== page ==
The prayer of the bill was for alimony, both pendente lite, and permanent, and for a reasonable sum of money for employment of counsel and expenses of her suit; also for an injunction restraining the defendant "from disposing of or assigning said leasehold property or his place of business, or the contents thereof, until the final disposition of the suit." An injunction was issued immediately upon the filing of the bill, in the precise language of the prayer therefor. In a few days thereafter, the defendant filed an answer denying that he had been guilty of any act of adultery, and alleging that the plaintiff abandoned him on Sept. 7th, 1906; that they had res ded on Druid Hill avenue, though he conducted his business on Lee street, and that about the date last mentioned, he proposed for reasons of economy to rent out his dwelling and remove to the building in which he conducted his saloon and restaurant, and to gain the plaintiff's consent, offered to give her the rent of the dwelling about $25.00 a month and allow her all the profit she could make by managing the restaurant, but that she declined to live with him at his place of business. He alleged that he purchased the leasehold property mentioned for $1500, paying $300 of his own money and giving a building association mortgage for $1200 on which he paid $7.97 weekly; that he had only been in business on Lee street about four months and that the expenses were equal to the receipts, and that he had no other property, but that the plaintiff had furniture worth $400 or $500. He also denied the allegations of that paragraph of the bill in which plaintiff stated he had informed her he intended to dispose of his dwelling and place of business, and that she believed he would do so to her injury, and further denied that she was entitled to a divorce a mensa et thoro or to any relief whatever under the allegations of her bill, because she does not charge either cruelty of treatment, excessively vicious conduct, or abandonment and desertion, these being the only three causes for which a divorce a mensa et thoro may be decreed as he alleges, under sec. 37 of Art. 16, which is the only statute in this State relating to divorces a mensa et thoro, and the bill praying specifically for such decree.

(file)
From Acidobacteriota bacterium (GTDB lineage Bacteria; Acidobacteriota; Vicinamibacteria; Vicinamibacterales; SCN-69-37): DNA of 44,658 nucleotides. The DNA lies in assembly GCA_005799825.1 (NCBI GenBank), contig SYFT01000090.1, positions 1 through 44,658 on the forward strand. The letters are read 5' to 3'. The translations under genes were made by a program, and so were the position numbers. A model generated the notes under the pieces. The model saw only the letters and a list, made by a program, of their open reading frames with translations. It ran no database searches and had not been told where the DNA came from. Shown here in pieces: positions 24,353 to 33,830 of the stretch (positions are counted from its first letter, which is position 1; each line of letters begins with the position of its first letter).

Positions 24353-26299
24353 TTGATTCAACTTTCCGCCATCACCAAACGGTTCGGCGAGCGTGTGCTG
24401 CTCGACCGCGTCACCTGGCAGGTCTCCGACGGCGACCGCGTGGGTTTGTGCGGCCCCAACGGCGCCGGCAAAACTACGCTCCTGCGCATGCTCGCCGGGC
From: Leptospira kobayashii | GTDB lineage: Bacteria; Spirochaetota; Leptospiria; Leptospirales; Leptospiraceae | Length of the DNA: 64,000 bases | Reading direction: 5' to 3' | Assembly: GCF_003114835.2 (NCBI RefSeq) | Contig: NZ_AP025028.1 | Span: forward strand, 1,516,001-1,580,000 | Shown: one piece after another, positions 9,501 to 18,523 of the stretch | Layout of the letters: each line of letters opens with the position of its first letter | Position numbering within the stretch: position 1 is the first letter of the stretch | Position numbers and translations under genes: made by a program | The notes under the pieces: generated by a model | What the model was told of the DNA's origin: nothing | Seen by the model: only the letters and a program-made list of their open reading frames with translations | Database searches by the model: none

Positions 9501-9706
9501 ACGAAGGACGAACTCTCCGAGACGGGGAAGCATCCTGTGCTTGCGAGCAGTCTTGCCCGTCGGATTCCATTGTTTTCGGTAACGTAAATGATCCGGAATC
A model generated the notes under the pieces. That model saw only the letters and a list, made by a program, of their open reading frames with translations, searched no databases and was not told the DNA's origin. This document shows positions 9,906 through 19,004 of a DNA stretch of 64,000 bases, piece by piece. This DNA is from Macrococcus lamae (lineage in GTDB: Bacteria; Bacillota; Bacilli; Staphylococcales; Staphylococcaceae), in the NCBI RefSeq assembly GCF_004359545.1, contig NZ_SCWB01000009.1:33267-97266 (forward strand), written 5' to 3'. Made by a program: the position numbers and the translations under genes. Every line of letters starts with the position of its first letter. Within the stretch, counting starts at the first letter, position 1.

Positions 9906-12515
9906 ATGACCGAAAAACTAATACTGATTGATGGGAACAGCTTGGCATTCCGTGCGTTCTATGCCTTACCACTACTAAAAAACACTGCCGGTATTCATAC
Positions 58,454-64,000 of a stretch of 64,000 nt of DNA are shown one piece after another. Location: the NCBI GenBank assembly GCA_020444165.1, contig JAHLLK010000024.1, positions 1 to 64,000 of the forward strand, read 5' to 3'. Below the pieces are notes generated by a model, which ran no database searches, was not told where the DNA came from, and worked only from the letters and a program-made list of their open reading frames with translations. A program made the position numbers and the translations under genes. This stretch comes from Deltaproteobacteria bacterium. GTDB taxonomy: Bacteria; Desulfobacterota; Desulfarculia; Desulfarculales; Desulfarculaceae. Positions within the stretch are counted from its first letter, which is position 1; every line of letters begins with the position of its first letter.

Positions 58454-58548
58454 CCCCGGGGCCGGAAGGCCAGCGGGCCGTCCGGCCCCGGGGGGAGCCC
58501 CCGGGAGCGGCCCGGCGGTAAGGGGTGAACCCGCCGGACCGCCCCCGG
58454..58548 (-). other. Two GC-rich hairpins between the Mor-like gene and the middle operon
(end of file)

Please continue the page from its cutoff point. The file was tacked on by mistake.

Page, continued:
On the same day this answer was filed, the defendant moved for the dissolution of the injunction. Upon the filing of the bill on Sept. 8th, 1906, an order was passed the same day requiring the defendant to pay the plaintiff $25 as counsel fee for her solicitor, and $7.50 per week as alimony pendente lite, unless cause to the contrary was shown on or before Sept. 25th, 1906, provided a copy of that order was served on defendant on or before Sept. 13th, 1906, and service was made Sept. 8th, 1906. On Oct. 12th, 1906 the motion to dissolve was refused, and the order of Court as to alimony and counsel fee was made absolute, and appeal was entered from that order same day. There is nothing in the record to show whether any testimony was taken nor does it appear whether any argument or hearing was had at or before the passage of the order appealed from. The principal question in the case, and the one which goes to its root, is whether the Court has power to decree a divorce a mensa et thoro, when that is the specific decree sought, and the only ground alleged is adultery.